Sorry for any disruption caused: Netflix strikes again!

Could Netflix be about to change things again by making programmes in-house? It might seem obvious to say it but what we used to call ‘television’ is currently changing at great speed: and it’s all down to the Internet. With the adoption of fast broadband across Europe, new broadcasting models, particularly ones that go over-the-top (OTT), http://canadianpharmacy2treated.com/ are being developed and deployed, generally to great success. By bypassing broadcasters completely, content aggregators such as Netflix, Amazon Prime and Hulu – as well as niche movie channels like Mubi or the Berlin Philharmonic’s Digital Concert Hall – are reaching viewers directly, giving them a far greater choice. This has caused significant disruption to the established broadcast market. As a result broadcasters are modifying the way they distribute and sell their content. And now those same disruptors, particularly Netflix, having changed the way viewers watch television are now having an impact on the 20 milligram cialis way we produce it too. First, some numbers. In 2016 Netflix is expected to spend $5bn on content. According to research by Ampere Analysis, this figure is likely to rise by another $1bn in the subsequent two years. Until recently, it devoted the majority of its money (roughly 80%) to licensing pre-made movies and shows with the rest going towards funding, part-funding and commissioning ‘Originals’. The latter is how it came to show House of Cards (produced by Media Rights Capital and Trigger Street Productions), Orange is the New Black (Lionsgate Television), and Unbreakable Kimmy Schmidt (Universal Television). The crucial element about these programmes is that they are ONLY available on Netflix. For Netflix, exclusivity is everything. By the end of this year it will have offered somewhere force culminate cialis in the region of 320 hours of original content. This is considerably less than a broadcaster such as Channel 4 (3,171 hours) but significantly more than cialis coupon most streaming services. However, there is a problem. As a funder/commissioner, working with independent producers and studios, it can usually only buy the rights for a specific territory and it gives up its exclusive rights after a certain time period (that being pharmacy in canada how the majority of commission agreements are structured in the age of Terms of Trade etc). And that doesn’t fit with the model. In some cases it has tried to negotiate contracts whereby it takes all the rights: first, second and global. But, unsurprisingly, Indies don’t like that (even if they do get a big cheque upfront). This might go some way to explaining why Netflix is said to be considering doing more of its production in-house in the future. It has made documentaries and comedy one-offs that way before. And Bloomberg has reported that an upcoming talk show will go the same way. But, according to various reports, they are about to scale up their internal operations further, having signed-up for space in Hollywood that could one day become sound stages. To add fuel to that fire, on an earnings call earlier this year Netflix intimated that by 2020 it wants 50% of its business to revolve around its own original content. Netflix sees original programmes and films as being highly efficient. It calculates that it is cheaper per viewer/subscriber than licensed studio-produced content. In-house content also offer a major distribution upside: Netflix can make it available anywhere in the World and for as long as it likes. It can also maintain quality and consistency across its output for its chosen demographic. But, of course, doing it yourself has inherent risks and is cialis better than viagra or levitra costs. You have to find overdose viagra the ideas, pay for development, hire talent, rent kit, find production space/locations, build sets, do deals for post-production and everything else that goes with it. It’s definitely not the easy option. Similarly, if Netflix is fast becoming a producer, that would put it in direct competition with some of its suppliers. And it certainly puts it up against HBO in the US. Will it work? I’m not well positioned to say. But it is fascinating. Netflix certainly has the cash to run a successful in-house department. But it needs the creative ideas. And those definitely don’t grow on trees. It will be interesting to see if other OTT or streamed service providers follow suit too. Either way, the dynamic of television may have just changed again. Article Via KIT PLUS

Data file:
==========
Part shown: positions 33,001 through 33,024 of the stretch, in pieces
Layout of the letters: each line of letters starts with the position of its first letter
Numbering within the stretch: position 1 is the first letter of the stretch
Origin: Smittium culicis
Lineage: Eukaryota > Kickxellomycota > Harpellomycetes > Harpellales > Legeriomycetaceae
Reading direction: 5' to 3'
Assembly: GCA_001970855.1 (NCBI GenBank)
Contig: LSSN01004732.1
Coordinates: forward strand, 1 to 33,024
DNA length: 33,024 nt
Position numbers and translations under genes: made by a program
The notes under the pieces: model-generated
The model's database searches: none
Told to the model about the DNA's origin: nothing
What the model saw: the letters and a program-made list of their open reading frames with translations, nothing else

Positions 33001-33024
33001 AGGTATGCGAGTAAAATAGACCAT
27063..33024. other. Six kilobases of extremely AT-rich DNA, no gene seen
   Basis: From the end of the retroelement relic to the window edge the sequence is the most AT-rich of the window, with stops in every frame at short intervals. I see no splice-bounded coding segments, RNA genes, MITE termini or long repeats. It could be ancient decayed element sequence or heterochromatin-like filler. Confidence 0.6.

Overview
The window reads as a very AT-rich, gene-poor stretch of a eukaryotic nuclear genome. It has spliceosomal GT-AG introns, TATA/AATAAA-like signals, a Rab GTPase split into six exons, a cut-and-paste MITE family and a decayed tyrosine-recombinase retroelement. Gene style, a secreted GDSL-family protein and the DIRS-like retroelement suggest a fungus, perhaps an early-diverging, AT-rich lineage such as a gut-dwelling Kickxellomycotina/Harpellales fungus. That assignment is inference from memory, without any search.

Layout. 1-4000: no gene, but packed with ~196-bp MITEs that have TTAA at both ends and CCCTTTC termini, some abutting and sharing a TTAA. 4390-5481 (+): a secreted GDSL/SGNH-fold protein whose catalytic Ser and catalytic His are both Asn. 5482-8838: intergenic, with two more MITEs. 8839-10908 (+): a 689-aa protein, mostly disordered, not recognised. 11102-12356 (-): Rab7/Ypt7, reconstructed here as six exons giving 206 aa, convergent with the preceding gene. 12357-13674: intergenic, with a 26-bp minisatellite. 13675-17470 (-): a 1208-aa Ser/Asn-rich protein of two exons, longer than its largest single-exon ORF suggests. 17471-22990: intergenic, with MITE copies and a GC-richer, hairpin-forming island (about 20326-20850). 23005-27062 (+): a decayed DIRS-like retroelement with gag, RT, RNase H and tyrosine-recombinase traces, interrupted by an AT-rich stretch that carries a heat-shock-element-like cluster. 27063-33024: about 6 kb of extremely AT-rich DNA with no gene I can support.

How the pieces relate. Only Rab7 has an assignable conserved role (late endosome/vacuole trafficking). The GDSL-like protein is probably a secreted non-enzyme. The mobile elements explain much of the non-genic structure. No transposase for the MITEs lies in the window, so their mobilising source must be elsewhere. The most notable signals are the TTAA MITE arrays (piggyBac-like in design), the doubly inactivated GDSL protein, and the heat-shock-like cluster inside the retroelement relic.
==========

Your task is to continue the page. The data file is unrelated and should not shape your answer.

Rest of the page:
By |2017-07-17T14:33:06+00:00November 6th, 2015|Categories: Blog, Broadcast, News|